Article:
Also available on this database is information about Superior Lucious’s genealogy and immediate relatives. This comprehensive look at a dog’s past life is a major draw for greyhound owners.

Most people with rescue dogs don’t have that sort of information, and have to play a guessing game about any possible breed-related health issues. The Petersens and other greyhound owners don’t. That has contributed to the mixed feelings some may have about the impending closure of the Dubuque racetrack, and likely end of greyhound racing entirely in America. For some people there are concerns that without dog-racing breed standards may get blurry.

Iowa legalized greyhound racing in the 1980s, at what turned out to be the end of that industry’s last period of growth. Legislators hoped they were opening up a vital new source of revenue, as the state was suffering through the collapse of the Midwest farming economy. At the end of the ’80s, there were more than 60 greyhound racetracks in 19 states around the country. In Iowa, greyhound racing was centered in Dubuque and Council Bluffs, locations likely to bring in out-of-state dollars.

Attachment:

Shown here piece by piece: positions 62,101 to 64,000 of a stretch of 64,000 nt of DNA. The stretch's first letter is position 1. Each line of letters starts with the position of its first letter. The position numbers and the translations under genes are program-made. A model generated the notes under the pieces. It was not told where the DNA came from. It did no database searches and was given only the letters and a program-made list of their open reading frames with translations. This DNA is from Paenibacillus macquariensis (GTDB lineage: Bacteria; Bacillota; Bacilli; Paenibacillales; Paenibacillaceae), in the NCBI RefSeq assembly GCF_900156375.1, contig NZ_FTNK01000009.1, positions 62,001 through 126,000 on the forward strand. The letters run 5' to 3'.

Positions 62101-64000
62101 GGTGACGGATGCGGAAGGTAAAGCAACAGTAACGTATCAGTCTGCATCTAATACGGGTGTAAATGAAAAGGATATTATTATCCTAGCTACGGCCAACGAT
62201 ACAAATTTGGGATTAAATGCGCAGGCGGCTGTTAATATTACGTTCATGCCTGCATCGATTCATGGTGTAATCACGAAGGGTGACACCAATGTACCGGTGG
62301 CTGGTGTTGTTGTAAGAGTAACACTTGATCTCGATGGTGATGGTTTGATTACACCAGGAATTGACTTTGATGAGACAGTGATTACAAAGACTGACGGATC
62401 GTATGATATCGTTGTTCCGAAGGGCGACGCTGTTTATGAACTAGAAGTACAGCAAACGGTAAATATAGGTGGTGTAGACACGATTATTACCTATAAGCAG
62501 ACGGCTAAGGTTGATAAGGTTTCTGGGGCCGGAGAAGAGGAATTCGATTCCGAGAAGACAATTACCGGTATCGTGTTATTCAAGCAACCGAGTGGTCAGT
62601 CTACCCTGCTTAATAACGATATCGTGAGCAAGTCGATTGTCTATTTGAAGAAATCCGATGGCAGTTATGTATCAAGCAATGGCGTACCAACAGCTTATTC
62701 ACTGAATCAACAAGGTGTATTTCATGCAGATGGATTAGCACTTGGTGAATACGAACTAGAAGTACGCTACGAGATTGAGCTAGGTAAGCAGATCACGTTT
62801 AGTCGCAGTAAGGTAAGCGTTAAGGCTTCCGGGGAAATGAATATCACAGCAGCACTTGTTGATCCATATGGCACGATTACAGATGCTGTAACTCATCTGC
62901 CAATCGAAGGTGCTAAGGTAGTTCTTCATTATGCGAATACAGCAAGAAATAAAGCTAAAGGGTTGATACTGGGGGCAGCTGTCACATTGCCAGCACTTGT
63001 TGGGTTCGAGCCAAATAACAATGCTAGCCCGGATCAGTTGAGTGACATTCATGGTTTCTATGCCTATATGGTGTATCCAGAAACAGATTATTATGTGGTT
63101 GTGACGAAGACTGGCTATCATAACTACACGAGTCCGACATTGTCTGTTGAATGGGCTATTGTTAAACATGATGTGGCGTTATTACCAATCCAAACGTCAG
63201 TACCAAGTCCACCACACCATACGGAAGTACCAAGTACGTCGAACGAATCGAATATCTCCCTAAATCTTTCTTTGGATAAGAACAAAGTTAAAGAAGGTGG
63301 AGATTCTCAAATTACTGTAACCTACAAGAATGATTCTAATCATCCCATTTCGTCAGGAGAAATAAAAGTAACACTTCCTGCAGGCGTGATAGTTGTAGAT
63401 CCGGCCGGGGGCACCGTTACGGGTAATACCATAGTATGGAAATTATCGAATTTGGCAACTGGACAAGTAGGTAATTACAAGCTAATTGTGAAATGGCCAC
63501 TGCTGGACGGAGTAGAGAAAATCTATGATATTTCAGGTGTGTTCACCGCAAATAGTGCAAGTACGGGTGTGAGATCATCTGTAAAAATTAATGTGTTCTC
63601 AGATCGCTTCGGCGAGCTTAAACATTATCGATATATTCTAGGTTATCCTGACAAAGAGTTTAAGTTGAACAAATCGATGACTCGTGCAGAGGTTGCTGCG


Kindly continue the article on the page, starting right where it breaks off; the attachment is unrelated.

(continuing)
By the mid-’90s, greyhound racing was in decline across America. Gambling enthusiasts had new options as more states approved casino gambling, and as animal welfare advocates began to focus public attention on the treatment, and mistreatment, of the dogs who are raced.

Greyhounds stretch for the finish line at the Derby Lane Greyhound Track in 2012. The Florida track ended its greyhound races in 2020. — Nancy W. Beach/Wikimedia Commons

Attendance and revenue at tracks declined, both nationwide and in Iowa. A third dog track in Waterloo closed in 1994 after seven years of racing. States that had greyhound racing began banning it, citing concerns about animal welfare. By 2018, there were only 17 tracks left in the country, 11 of which were in Florida, the state that first legalized greyhound racing in 1931. But that year, Florida voters overwhelmingly approved a constitutional amendment banning dog racing after 2021. After the closure of the Florida tracks, there were only four left in the U.S. – one in West Memphis, Arkansas, two in West Virginia and the Iowa Greyhound Park in Dubuque.

The Dubuque park was still open because state law required the Mystique Casino in Dubuque to spend millions every year subsidizing it.